DENNIS DEYOUNG - Symphonic Ride On The River Styx Page 2
by Martin Popoff
Looking back, over time, Dennis had become controversial presence in Styx, mainly as the lightning rod for turning the band poppy around the time of 1979's Cornerstone, specifically the song Babe. This DVD, which also includes solo material and well-known classical riffs, reinforces this sense of Dennis as the pop guy, as well as a certain bombast inherent in Styx. Dennis is not so sure Styx was predominantly bombastic though...
"Well, Styx were so many different things; you take a song like Babe - that really has no bombast in it at all. You know, it's just a straight ballad. But if you took Babe and Come Sail Away and Mr. Roboto, I don't think they have that much in common. So, my cookbook would say: a pinch of bombast when needed."
"I thought art rock was finished, as an art form," notes Dennis, addressing this transition from Pieces Of Eight to Cornerstone. "And I felt that personally as well as professionally - that art rock was finished. So I tried to lead the band toward more acoustic stuff, real horns, like Boat On The River, Babe... it was more of a pop album than anything we had ever done. Because, I knew we couldn't make a country record (laughs). I mean, klezmer seemed to be out. So I thought we would make an album that played up the songwriting talent of Tommy and James and myself."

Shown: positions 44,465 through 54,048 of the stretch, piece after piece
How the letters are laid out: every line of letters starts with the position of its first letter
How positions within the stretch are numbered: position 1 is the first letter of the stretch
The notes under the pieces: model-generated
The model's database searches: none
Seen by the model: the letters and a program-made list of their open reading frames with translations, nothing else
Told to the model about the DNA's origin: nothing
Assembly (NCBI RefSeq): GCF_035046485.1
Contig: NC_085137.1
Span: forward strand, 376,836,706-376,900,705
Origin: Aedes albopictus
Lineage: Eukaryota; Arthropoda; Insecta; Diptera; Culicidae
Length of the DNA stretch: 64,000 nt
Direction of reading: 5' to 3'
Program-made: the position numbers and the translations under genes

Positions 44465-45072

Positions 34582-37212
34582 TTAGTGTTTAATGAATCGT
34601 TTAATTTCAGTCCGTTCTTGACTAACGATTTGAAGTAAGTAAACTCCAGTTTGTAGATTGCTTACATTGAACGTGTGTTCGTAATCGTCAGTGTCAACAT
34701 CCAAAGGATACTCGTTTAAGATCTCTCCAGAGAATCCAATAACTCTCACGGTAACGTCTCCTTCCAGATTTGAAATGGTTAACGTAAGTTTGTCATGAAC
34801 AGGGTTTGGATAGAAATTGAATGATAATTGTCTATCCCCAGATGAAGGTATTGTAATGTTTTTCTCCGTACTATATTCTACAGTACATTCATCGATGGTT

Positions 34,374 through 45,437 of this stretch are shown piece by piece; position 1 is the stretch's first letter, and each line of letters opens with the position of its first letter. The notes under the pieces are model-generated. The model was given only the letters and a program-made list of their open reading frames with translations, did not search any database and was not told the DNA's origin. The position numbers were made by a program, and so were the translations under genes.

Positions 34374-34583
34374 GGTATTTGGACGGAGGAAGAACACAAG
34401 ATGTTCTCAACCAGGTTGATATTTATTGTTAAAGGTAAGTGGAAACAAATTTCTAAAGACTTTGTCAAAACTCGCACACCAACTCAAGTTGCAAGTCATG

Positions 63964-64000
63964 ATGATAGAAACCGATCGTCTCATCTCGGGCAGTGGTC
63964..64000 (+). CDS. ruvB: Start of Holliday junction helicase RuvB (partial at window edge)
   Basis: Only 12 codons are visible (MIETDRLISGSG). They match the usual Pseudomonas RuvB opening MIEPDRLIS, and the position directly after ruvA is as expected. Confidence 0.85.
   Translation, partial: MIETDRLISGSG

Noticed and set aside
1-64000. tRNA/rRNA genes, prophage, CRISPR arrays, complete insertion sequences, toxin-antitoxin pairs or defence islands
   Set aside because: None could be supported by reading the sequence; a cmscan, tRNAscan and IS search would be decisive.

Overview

"We did a lot of things," continues Dennis on Styx's legacy. "If you go from Renegade to Miss America then over to Babe and Boat On The River on the other side, I think we were more like a band like Queen, who did a lot of different kinds of things, you know? We weren't really relegated to one little niche. I think we started off with progressive rock pretensions, in the very beginning. We were probably more of a progressive rock band on the first four albums than ever, the ones that people paid no attention to. And then I think we just progressed. I think what separated us in my mind was... it was always my theory that progressive rock... you know, virtuosity as an end is meaningless to me. I think we were song-based, as a band. Whoever wrote the song, we tried to fit the arrangement and the musical style to the song that was being created. And then add a pinch of bombast as needed, and if not, don't."
Having all these songwriters, were you an arguing band right from the start? I know you had troubles later...
DENNIS DEYOUNG - Symphonic Ride On The River Styx Page 3